The airline industry is just as guilty as Bush & Co. for operating commercial aircraft with unsecured cockpit doors.
They knew from diret experience that the threat of hijacking was real and they did nothing practical to protect the safety of its passengers.
Put that in your pipe and smoke it.
Codename Grillfire
http://tinyurl.com/6k2bw / October 26,2002
I am United States Defense Department Intelligence Operative "Grillfire" aka US Government Federal Agent Timothy S. McNiven; in 1976 I took part in a Democratic - Republican Political Party US Congressional Commissioned Military Study to Improve US Air Travel Security while stationed on Strassberg Kasern in Idar-Oberstein,W.Germany assigned to C-Battery 2/81st FA, US Army 1975-76. The purpose of the Study was to Identify Security Lapses and Submit Corrective Actions to the US Congress; on September 11,2001 the Security Lapses that were used to carry out the Attacks were the same ones that were submitted to the US Congress for Correcting "25 Years" before./http://www.codenamegri llfire.com/index.php?n=1&i d=1

Since: May 10

Location hidden

#174063 Oct 6, 2013
That should be "BV" for Boeing Vertol. Yes, Boeing makes helicopters. They also had the prototype YUH-61 which competed for the YUH-60 (Blackhawk) for the new Army utility helicopter way back in the late 1960s.

Oh, why do civilian BC-234s have cabin doors but Army CH-47 do not? They are both Chinooks!!! Answer, the Army does not have to comply with FAA rules!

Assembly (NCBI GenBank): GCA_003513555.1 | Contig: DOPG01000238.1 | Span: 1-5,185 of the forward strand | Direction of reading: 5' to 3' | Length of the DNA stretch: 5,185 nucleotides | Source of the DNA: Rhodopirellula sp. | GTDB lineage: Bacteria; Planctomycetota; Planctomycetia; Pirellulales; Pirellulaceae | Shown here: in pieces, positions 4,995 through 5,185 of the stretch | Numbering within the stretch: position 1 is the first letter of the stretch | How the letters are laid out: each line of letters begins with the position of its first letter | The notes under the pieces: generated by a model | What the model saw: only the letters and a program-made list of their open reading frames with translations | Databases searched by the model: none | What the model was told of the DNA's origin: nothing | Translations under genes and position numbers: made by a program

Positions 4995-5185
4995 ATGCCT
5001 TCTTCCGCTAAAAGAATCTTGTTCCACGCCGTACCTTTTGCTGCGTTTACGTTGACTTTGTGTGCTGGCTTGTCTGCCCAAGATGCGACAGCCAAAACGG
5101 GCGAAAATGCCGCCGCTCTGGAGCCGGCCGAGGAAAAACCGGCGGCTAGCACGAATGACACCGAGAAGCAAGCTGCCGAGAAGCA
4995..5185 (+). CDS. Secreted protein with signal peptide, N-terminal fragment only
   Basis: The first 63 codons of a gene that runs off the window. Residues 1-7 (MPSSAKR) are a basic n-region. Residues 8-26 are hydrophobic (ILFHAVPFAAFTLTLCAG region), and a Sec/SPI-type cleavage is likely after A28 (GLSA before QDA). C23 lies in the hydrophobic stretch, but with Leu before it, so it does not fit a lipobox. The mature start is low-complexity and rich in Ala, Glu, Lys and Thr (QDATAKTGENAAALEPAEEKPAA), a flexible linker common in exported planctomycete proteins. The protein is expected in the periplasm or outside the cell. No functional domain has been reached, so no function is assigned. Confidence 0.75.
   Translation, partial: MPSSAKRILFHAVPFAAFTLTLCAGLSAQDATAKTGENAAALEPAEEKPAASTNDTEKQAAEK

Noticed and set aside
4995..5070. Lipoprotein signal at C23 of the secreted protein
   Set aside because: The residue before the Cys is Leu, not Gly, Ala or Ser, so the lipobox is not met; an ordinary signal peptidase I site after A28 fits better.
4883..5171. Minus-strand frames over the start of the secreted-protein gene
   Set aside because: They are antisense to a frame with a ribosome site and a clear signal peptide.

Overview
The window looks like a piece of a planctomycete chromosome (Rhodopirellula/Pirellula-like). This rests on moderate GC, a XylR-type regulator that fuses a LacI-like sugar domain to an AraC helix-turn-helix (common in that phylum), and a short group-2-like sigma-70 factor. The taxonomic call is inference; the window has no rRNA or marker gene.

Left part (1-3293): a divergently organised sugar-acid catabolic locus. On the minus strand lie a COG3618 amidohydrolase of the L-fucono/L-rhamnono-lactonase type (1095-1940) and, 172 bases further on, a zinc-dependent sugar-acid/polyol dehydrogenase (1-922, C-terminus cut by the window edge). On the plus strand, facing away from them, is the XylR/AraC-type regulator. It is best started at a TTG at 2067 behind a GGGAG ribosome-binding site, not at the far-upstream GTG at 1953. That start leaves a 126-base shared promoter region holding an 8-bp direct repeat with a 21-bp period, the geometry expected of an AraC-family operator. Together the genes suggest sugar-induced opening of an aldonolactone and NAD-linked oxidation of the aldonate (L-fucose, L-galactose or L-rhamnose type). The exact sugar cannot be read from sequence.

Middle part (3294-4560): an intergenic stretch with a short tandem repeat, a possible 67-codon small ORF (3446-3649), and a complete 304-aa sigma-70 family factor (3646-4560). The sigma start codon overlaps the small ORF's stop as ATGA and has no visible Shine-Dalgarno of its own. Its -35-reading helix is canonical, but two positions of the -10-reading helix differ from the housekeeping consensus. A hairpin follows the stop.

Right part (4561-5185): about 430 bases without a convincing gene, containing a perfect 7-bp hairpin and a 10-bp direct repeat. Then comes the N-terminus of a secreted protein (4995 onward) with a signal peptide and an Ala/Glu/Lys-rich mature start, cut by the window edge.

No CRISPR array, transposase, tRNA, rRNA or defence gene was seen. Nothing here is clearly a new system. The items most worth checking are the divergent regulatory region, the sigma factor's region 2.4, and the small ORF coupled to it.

Share

Since: May 10

Location hidden

#174064 Oct 6, 2013
There are three civilian models of the Chinook helicopter. The first was the BV-114 which became the CH-47A. Then the BV-234 which became the CH-47B/C and the current model is the BV-414 which is the CH-47D and subsequent models.
The only model to be certified by our FAA is the BV-234.

“Facts trump speculation”

Since: Dec 08

RationalState

#174066 Oct 6, 2013
Rogue Scholar 05 wrote:
Frank wrote:
<quoted text>The United States
Department of Education does not teach a single child,and has 5,000 employees.
<quoted text>
Other than DoD schools, can you name one Federal elementary, middle, or high school? Where in the Tenth Amendment does it give the Federal government the right to interfere with state run schools?
Likewise, can you name me one accomplishment of the Department of Energy besides the production of nuclear weapons?
Likewise, can you name one job creased by the Department of Labor?
The 10th amendment does not prohibit handing out money with attached strings. Schools can simply say they don't want it. that's not a violation of the 10th Amendment.

Also Rouge is totally ignorant of the contributions of DoE to increasing efficiency of fuel cells and batteries. Thise are only two examples. There are so many more I could spend the day listing their accomplishments. I recall when I was at ND the then new chemistry building was right next to the DoE building. There was some amazing work done their by physicists and other scientists. Rouge is simply ignorant.
wojar wrote:
<quoted text>
5,000 employees pales in comparison to the number of teachers, Fwank.
RU taking your Aricept?
Therealnews com

Oakdale, NY

#174067 Oct 6, 2013
loose cannon wrote:
The airlines, and especially Boeing, didn't even have enough sense to lock the doors of the cockpit.
Could they have been any more clueless?
Profits always trump safety.

All the car companies were against seatbelts not that long ago until the liberal/progressive Ralph Nader brought attention to the issue.

“Facts trump speculation”

Since: Dec 08

RationalState

#174068 Oct 6, 2013
Rogue Scholar 05 wrote:
That should be "BV" for Boeing Vertol. Yes, Boeing makes helicopters. They also had the prototype YUH-61 which competed for the YUH-60 (Blackhawk) for the new Army utility helicopter way back in the late 1960s.
Oh, why do civilian BC-234s have cabin doors but Army CH-47 do not? They are both Chinooks!!! Answer, the Army does not have to comply with FAA rules!
Share
And the Army does not have as many weirdos from the general public as passengers in their aircraft.

Since: May 10

Location hidden

#174069 Oct 6, 2013
Therealnews com wrote: